In verse 20 of the first chapter of Colossians, Paul wraps up one of the most beautiful and theologically concise portraits of Jesus found in scripture — describing who He is and what He’s done for us — with these words:

…and through Jesus to reconcile to himself all things, whether on earth or in heaven, making peace through his blood on the cross (Colossians 1:20).

Reconcile is an interesting word – a banking term, or a lofty marriage therapy goal.

My husband The Pastor first started out in counseling, where he helped reconcile relationships and bring them back into balance and harmony. My friend Hilary is an accountant for a major hospital system, where she reconciles financial statements for the company. The amount of money recorded as leaving or coming into an account is compared with what is actually paid and received. The numbers must equal or balance in the end; if they don’t, there has been error or fraud.

The Bible speaks of this sort of accounting in spiritual terms as well, warnings of tallying up wrongs done against a righteous God.

…so…the whole world may be held accountable to God. Romans 3:19

For whoever keeps the whole law but fails in one point has become accountable for all of it. James 2:10

…all are naked and exposed to the eyes of him to whom we must give account. Hebrews 4:13

I don’t know about you, but my spiritual accounts are in bankruptcy from a fortune’s worth of sinful withdrawals. And each day I add more —callous thoughts toward my husband, impatience with my children, indifference toward poverty and suffering, undisciplined actions in my faith.

The worst deductions are often self-righteous demands on my God, whom I feel, despite all the above, should provide a life for me that goes just as I imagine it.

These verses are sobering and ominous, and they’re meant to be. Who can bring balance into their accounts with God? Who can be naked and exposed before His eyes and be called clean? If we’re accountable for the whole law if we fail in a single point, who is able to stand?

And that’s why we must keep reading the verses that follow. Spiritual accounting exposes a desperate problem; scripture offers a daring hope.

But now the righteousness of God has been manifested… through faith in Jesus Christ for all who believe. Romans 3:21-22

Mercy triumphs over judgment. James 2:13

So then, there remains a Sabbath rest for the people of God, for whoever has entered God’s rest has also rested from his works as God did from his…. Since then we have a great high priest who has passed through the heavens, Jesus, the Son of God, let us hold fast our confession. Hebrews 4:9-10, 14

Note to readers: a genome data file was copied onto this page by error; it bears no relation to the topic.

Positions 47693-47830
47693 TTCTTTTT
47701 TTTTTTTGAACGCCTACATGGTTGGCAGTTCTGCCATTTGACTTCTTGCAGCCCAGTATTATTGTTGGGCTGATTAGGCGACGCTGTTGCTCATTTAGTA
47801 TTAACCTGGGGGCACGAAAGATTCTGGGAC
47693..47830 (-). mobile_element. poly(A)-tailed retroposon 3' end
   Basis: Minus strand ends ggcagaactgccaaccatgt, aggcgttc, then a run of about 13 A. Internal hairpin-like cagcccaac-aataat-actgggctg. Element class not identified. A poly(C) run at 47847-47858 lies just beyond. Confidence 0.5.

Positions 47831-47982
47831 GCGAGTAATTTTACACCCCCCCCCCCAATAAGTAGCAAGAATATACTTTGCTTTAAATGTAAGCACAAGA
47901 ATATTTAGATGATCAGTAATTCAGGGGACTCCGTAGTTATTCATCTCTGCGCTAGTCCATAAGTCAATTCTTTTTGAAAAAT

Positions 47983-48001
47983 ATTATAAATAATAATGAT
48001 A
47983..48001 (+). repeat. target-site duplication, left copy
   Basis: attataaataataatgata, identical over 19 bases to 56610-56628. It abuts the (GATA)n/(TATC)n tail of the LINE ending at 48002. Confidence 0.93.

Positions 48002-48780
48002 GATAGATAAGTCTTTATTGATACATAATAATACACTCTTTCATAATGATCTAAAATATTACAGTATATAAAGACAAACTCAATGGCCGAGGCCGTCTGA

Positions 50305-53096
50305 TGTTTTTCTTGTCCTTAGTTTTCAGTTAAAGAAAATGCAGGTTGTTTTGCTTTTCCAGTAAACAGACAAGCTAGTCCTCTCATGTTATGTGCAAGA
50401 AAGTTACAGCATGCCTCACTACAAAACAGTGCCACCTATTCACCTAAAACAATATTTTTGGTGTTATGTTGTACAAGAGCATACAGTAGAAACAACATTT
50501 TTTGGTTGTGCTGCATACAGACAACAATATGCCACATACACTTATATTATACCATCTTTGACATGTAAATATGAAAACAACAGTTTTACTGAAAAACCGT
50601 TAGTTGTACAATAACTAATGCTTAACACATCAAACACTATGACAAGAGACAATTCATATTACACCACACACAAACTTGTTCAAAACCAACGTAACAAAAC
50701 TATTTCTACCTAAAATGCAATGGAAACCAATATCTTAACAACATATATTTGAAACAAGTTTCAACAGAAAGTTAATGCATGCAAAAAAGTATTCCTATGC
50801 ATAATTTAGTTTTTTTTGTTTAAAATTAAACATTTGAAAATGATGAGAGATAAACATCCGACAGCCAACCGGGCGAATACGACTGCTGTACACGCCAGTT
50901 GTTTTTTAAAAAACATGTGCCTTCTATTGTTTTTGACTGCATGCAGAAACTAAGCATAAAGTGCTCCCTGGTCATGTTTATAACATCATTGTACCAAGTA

There is only One who can stand, and He has already stood in my place: Jesus. The image of the invisible God, the firstborn of all creation. Christ has brought my account into balance through his blood on the cross. I have spent too much on sin — committed all manner of error and fraud — but He has erased my debts and deficits.

I have been reconciled to God.

I know I’m resting in this gospel and not just reciting it when it shows up in my heart and my thoughts:

  • My sin leads me to God-worship instead of self-despair. When I fail, it doesn’t crush me, it exalts Christ and His great mercy on my soul. As Hebrews 4:10 says, I have rested from dependence on my works; they cannot earn me life. Every day has now become a Sabbath rest, a chance to worship God for Jesus’ righteousness on my behalf.
  • The wrongs of others don’t make me angry or judgmental; they break my heart. Christ has wiped my accounts clean, therefore I am not free to keep accounts for others. Instead, I am hurt by a world that wounded my Savior and ignores His sacrifice. I am broken that the love of Jesus is not yet known by all.
  • I am set free from imaginary holiness. Cultural standards that pass for godly womanhood lose their hold on my heart. Christ has reconciled all things to God; I no longer need to reconcile them myself.
  • My deepest joys come through my deepest failures. The weaknesses, the valleys, the sin, and the shame – they all become places to know more of the love of Christ, the power of His blood and the terrible price He paid for a wretch like me.

I do not always live this way. The path I think I’m walking for God is often the road that leads to death.

I default to hopeless, powerless labor to earn my way.

I stand in line to make deposits in an account that was paid and closed when I first cried out that Jesus was my only hope.

But Christ alone remains my confession. God, help me hold fast.

Read the next post in The Colossians Project.

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